A few Decembers ago, I got on this kick of making chocolate peppermint bark, with crushed candy canes on top. I love the flavor combination, but wanted to do something a little different, a little more refined, shall we say, this time around. (Also, whenever possible, I indulge my love of white chocolate, which is really like just saying a love of vanilla, I am aware). The fact that these three colors come together to look Christmassy is almost an accident. Let's just call it a divine inspiration.
This is so easy, it's almost a sin to call this a recipe. Some details are key, though: don't use white chocolate chips, because they have stabilizers and other junk in them that makes them a nightmare to melt. They get all gloppy. You can use orange extract if you don't have an orange-colored citrus fruit in your house right now (but I'll be surprised if you don't have a crate of clementines sitting around like we do).
- 16 ounces white chocolate, broken into small pieces
- 1/2 cup pistachios
- 2/3 cup dried cherries
- Zest of one clementine or an orange—whatever you've got
Line a rimmed 1/4 sheet baking pan with parchment cut to fit its dimensions.
Toast the pistachios over medium heat in a dry skillet for a few minutes (about five or so) until they become fragrant. Remove from the pan and set aside to cool.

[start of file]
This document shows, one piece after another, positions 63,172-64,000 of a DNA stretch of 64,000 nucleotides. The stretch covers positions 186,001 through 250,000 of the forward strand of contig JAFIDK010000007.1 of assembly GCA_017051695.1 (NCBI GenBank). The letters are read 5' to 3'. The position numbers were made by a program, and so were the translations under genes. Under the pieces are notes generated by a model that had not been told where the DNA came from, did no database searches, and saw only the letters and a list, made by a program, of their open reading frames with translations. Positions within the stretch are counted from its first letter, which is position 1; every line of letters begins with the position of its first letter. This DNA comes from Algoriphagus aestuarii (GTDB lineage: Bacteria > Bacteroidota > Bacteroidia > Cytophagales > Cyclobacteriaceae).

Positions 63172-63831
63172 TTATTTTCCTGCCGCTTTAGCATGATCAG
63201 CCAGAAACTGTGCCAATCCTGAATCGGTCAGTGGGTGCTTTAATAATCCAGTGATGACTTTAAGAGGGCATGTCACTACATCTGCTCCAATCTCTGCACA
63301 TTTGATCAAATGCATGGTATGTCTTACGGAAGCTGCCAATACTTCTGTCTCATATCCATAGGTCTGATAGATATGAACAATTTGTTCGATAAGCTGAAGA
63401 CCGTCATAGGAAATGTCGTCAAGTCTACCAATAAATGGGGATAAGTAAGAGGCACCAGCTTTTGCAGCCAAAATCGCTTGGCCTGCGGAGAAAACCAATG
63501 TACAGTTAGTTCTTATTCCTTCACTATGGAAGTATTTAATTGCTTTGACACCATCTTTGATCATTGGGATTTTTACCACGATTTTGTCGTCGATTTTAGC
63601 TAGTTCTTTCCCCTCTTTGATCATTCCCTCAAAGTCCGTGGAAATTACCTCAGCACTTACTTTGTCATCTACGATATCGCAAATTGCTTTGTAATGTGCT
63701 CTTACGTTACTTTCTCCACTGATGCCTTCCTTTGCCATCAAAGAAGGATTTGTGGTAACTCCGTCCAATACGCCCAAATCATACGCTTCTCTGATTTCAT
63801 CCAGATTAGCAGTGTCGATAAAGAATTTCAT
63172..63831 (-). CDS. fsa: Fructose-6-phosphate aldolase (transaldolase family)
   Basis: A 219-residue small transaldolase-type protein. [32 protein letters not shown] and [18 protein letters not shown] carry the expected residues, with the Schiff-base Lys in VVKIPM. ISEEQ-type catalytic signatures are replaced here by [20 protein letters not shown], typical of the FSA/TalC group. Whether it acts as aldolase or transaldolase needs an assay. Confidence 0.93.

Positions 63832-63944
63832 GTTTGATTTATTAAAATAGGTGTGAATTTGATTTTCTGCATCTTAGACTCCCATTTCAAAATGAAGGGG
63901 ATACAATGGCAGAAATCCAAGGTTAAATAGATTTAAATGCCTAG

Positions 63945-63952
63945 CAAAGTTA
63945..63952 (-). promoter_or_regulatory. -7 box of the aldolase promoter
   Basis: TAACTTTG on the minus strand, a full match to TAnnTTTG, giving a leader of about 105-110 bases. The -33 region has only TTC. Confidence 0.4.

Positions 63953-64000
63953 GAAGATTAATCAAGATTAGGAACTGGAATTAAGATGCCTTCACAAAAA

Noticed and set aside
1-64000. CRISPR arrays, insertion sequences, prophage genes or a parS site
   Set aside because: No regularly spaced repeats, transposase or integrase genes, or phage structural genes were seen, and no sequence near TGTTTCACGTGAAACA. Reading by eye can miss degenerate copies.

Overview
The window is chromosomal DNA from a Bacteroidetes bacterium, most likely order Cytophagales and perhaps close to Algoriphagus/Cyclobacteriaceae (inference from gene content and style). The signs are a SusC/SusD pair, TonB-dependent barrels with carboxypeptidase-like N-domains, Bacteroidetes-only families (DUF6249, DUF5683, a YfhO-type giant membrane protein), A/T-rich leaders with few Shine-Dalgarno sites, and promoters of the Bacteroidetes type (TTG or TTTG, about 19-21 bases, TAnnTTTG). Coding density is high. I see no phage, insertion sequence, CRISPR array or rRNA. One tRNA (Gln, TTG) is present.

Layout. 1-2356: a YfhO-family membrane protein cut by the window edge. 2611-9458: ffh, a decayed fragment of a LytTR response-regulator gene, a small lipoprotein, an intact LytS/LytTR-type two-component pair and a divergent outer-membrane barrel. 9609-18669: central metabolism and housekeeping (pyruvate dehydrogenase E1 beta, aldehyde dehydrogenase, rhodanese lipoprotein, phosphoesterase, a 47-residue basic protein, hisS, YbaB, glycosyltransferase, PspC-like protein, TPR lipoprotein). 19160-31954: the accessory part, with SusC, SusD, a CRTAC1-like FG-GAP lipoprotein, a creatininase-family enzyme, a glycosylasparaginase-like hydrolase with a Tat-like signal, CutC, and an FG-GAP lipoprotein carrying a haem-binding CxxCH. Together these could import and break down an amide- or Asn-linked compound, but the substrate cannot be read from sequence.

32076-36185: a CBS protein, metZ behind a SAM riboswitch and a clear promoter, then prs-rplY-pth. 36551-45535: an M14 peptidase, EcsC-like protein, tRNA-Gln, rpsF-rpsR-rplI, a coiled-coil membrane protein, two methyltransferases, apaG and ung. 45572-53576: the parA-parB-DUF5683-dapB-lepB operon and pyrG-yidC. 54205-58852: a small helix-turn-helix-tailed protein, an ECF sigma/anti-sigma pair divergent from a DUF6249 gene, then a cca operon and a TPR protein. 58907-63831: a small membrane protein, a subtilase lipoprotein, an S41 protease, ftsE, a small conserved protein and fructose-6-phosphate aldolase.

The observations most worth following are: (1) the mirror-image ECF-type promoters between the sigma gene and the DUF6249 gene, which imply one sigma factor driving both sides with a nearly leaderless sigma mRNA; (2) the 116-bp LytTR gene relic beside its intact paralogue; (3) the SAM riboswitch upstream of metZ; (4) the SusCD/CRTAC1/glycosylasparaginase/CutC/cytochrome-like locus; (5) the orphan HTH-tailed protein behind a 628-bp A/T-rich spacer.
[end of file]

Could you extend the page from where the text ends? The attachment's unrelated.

Using a double boiler or a microwave, very carefully melt the white chocolate. If you are using the microwave, do this in 30-second increments, and stop it frequently to check. You want to stop the melting when it's about 3/4 of the way through; remove from the oven and stir to melt the last bit. The residual heat from the chocolate will melt what's not totally incorporated, so just stir until it's all melted.
Carefully pour the melted chocolate onto the parchment-covered pan. Using an offset spatula or a small knife, spread the chocolate evenly so that it touches all sides of the pan. Scatter the pistachios and then the dried cherries across the top.
Chill the whole thing, right in the pan, in the fridge for at least two hours and up to overnight. You can be super organized and measure out 2 1/2 x 3 square-ish shapes, or you can break the bark up somewhat irregularly (my vote; I'm all for chaos and shortcuts when possible) and not freak out if the pieces aren't symmetrical. But if you thrive on that kind of symmetry, by all means don't let me stop you. I got 16 pieces, and then I cut some of them in half that wound up a little too big. A little goes a long way here.